was going, was private, and that it concerned Phonny climbed up into the tree again, partly other persons, and that on their account, if she to finish his sawing, and partly to let Ellen Linn had confidence enough in him to trust him, he see how well he could work in such a high place. should like to be allowed to go without explainWhile he was there, Antonio went to the place ing what the business was. Mrs. Henry said where Ellen Linn was sitting, and asked her if that she had perfect confidence in him, and that she had heard from Rodolphus lately.
she did not wish him to explain the nature of * Yes," said Ellen, " and that is the very thing the business. She surmised, however, that it that I came to see you about. I want to talk was something relating to Rodolphus, for she with you about Rodolphus."
knew about his character and history, and she Ellen said this in a low and desponding voice, recollected Ellen's calling at her house to inquire and Antonio knew that she wished to speak to for Antonio that morning. him alone.
When the Saturday arrived, Antonio began “We can not talk very well here," said An- about ten o'clock to prepare for his jou rney. tonio, “ will it do if I come and see you about it He had decided to set out on foot. He thought to-night ?"
| that he should get along very comfortably and “Yes," said Ellen, looking up joyfully. “Only well without a horse, as he supposed it would be I am sorry to put you to that trouble.”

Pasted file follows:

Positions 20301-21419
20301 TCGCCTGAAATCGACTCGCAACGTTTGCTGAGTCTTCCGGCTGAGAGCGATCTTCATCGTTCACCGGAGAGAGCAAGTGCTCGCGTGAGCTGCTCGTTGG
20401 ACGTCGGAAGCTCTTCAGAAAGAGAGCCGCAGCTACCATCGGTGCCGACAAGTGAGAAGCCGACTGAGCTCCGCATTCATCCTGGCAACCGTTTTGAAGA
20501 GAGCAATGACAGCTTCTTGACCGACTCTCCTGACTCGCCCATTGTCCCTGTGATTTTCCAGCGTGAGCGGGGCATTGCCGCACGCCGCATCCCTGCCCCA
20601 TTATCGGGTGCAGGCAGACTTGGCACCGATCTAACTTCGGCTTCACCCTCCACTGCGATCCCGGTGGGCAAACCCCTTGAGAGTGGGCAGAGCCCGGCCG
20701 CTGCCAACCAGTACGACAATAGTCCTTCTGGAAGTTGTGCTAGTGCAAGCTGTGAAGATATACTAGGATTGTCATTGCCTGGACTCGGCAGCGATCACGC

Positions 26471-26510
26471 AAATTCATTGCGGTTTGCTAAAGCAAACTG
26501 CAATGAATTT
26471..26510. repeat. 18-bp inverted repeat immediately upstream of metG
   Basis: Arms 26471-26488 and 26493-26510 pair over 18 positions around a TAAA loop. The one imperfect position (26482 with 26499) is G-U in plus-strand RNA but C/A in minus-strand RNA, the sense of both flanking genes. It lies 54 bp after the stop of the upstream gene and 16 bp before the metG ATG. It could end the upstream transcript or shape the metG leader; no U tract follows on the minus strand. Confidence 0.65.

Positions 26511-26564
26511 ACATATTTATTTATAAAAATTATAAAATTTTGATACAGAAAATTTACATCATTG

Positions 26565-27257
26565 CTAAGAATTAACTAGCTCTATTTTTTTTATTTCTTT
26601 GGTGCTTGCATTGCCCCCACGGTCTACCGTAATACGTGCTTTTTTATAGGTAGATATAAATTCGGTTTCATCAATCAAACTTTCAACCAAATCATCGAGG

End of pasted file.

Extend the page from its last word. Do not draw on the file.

easy for him to make bargains with the teamsters “I will come,” said Antonio. “I shall get and travelers that would overtake him on the there about half past eight."
road, to carry him a considerable part of the Pretty soon after this, Ellen Linn went back way. He could have taken a horse as well as to the house, and after a time she and Annie not from Mr. Henry's, but as he was to remain in went home. About a quarter past eight that the place where he was going over Sunday, he evening, she went out into the yard and down to concluded that the expense of keeping the horse the gate to watch for Antonio. At length she there, if he were to take one, would be more saw him coming. When he reached the house, than he would have to pay to the travelers and Fillen walked with him to the great tree in the teamsters for carrying him along the road. middle of the yard, and they both sat down on He told James that he was going away, and the bench by the side of it, while Annie was run- that he was not to be back again until Monday. ning about in the great circular walk, drawing He did not, however, tell him where he was her cart. Here Antonio and Ellen had a long going. When he was all ready to set out, he conversation about Rodolphus. Ellen said that went to his chest and took some money out of she had heard very unfavorable accounts of him. his till-as much as he thought that he should She had learned that he had got into bad com- need—and then went into the parlor to tell any in the town where he now lived, as he had | Mrs. Henry that he was going. one at home, and that she was afraid that he “ Are you all ready, and have you got every as fast going to ruin. She did not know what | thing that you want ?" asked Mrs. Henry. uld be done, but she thought that perhaps An- Antonio said that he had every thing. nio might go there and see him, and find out “Well, good-by then, said Mrs. Henry. “I w the case really was, and perhaps do some- wish you a pleasant journey; and if you find ng to save her brother.